Village People: What's in a name? The enigma of the Tories called Tim

Andy McSmith
Saturday 15 January 2011 01:00

It is bizarre but true that never in the long history of the Labour Party has there ever been a Labour MP called Tim. There have been MPs who get within a letter's breadth – a few Toms, a Tam and a Timms – but never an actual Tim, or Timothy.

Yet the Conservatives are awash with Tims. There is Loughton and Yeo in the current Parliament. Within recent memory there have been Boswell, Brinton, Collins, Devlin, Eggar, Janman, Kirkhope, Raison, Rathbone, Renton, Sainsbury, Smith and Wood– every one a Tim and every one a Tory MP. Even the Liberal Democrats have their president, Tim Farron.

I asked Tim Allan, Tony Blair's former spin doctor who now runs the lobby firm, Portland, to explain. "I am nice enough but too dim to know the answer," was his unhelpful reply. Tim Montgomerie, who runs the ConservativeHome website, thought that the reason could be "sociological", Tim being a name preferred by parents in the upper income brackets.

The Labour MP Kerry McCarthy, a compulsive tweeter with an eye for trivia, is suggesting that in the upcoming Barnsley Central a suitable Labour candidate would be the local councillor, Tim Cheetham. If so, the hand of history could be on this man's shoulder.

Guido Fawkes's incendiary language sparks academic interest

The right-wing blogger, Paul Staines, aka Guido Fawkes, is jumping up and down with delight at being mentioned in the Oxford journal Parliamentary Affairs. The opening words of the article give you an idea of its tone: "The 1990s e-democracy paradigm was preoccupied with the creation of deliberative spaces..." etc. Further down, the authors observe that "Guido Fawkes had insults in 63 per cent of its posts. Some unacceptable content was removed by the moderator yet posts containing [an extremely rude phrase about Gordon Brown] were left.... This level of offensive language was extremely rare in any of the other blogs." For Staines this is a real "Hey, someone's noticed me" moment.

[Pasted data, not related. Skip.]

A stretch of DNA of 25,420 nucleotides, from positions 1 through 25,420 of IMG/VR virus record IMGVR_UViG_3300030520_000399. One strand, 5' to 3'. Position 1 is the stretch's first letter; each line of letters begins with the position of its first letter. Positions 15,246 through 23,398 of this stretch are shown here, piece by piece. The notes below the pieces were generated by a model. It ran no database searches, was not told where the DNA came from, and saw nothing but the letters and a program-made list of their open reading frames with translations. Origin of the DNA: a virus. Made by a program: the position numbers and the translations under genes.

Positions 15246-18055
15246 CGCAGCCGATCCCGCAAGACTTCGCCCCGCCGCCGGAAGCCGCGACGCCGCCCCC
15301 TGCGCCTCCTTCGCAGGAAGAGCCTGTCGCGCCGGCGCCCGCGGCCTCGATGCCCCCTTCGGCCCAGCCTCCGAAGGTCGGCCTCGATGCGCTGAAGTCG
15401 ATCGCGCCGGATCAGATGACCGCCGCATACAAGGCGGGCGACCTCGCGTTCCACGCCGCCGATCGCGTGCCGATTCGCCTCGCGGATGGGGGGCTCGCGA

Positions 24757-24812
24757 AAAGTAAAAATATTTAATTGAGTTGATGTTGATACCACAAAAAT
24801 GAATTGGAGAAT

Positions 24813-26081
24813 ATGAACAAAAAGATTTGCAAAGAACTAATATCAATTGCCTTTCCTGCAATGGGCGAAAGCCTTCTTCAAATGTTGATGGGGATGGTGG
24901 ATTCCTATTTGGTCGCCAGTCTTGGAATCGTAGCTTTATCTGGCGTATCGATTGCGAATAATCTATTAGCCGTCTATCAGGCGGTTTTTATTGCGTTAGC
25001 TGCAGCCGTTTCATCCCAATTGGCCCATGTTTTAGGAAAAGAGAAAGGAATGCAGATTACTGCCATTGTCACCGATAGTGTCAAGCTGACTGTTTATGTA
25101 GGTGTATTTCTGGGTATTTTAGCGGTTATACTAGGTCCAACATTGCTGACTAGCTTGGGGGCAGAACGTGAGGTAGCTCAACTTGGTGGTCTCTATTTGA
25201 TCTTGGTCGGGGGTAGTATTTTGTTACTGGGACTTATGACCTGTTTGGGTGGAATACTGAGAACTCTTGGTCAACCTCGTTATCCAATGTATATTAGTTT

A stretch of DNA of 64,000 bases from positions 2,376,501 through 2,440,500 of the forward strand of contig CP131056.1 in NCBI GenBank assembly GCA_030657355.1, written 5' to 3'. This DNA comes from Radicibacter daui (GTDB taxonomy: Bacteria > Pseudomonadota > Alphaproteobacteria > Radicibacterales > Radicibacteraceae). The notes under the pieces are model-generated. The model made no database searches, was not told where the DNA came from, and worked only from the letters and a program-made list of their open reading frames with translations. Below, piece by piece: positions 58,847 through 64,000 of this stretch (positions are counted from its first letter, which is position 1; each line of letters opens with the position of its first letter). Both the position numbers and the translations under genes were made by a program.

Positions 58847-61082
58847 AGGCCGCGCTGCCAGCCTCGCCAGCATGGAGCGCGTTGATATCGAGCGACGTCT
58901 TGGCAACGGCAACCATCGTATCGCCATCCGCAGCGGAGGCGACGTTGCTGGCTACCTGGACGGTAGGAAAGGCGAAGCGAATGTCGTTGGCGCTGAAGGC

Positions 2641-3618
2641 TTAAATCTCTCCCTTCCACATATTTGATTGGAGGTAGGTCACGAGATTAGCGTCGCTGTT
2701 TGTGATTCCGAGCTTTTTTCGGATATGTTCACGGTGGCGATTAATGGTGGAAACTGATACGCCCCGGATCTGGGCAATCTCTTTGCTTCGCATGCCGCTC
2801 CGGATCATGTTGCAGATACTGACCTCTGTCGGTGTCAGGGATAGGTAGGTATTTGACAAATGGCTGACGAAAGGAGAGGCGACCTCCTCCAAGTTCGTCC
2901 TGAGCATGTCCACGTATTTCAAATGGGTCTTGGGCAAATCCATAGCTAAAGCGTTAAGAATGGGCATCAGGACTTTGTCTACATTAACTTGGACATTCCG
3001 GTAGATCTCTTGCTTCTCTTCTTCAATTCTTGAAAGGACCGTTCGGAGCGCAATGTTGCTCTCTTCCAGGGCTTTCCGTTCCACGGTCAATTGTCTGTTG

Goodbye to the Lib Dem who met an alien on Winchester High Street

Yesterday's Hampshire Chronicle has an exclusive that Winchester Lib Dems have been "hit" by the resignation of one of their councillors, Adrian Hicks.

This is the same councillor who once claimed to have met an extraterrestrial in Winchester High Street, and posted on the internet a 27-minute speech in which he called upon a secret cabal of scientists, military officers and politicians, called Majestic, to admit that they have been in contact with aliens since a spaceship crashed one earth in 1947. I doubt his resignation has hit the Lib Dems hard.

Addition of a new peer signals healing of ancient Tory differences

Old rivalries were buried when Tina Stowell, the BBC's head of corporate affairs, took her seat this week as Baroness Stowell of Beeston. She ran William Hague's office when he was Tory leader. The peers who introduced her were Lord Coe, Hague's old chief of staff, and Lord Hill, who was John Major's political secretary. When the Tories elected William Hague in 1997 it was with the conscious aim of burying the Major legacy. Now they are friends again.

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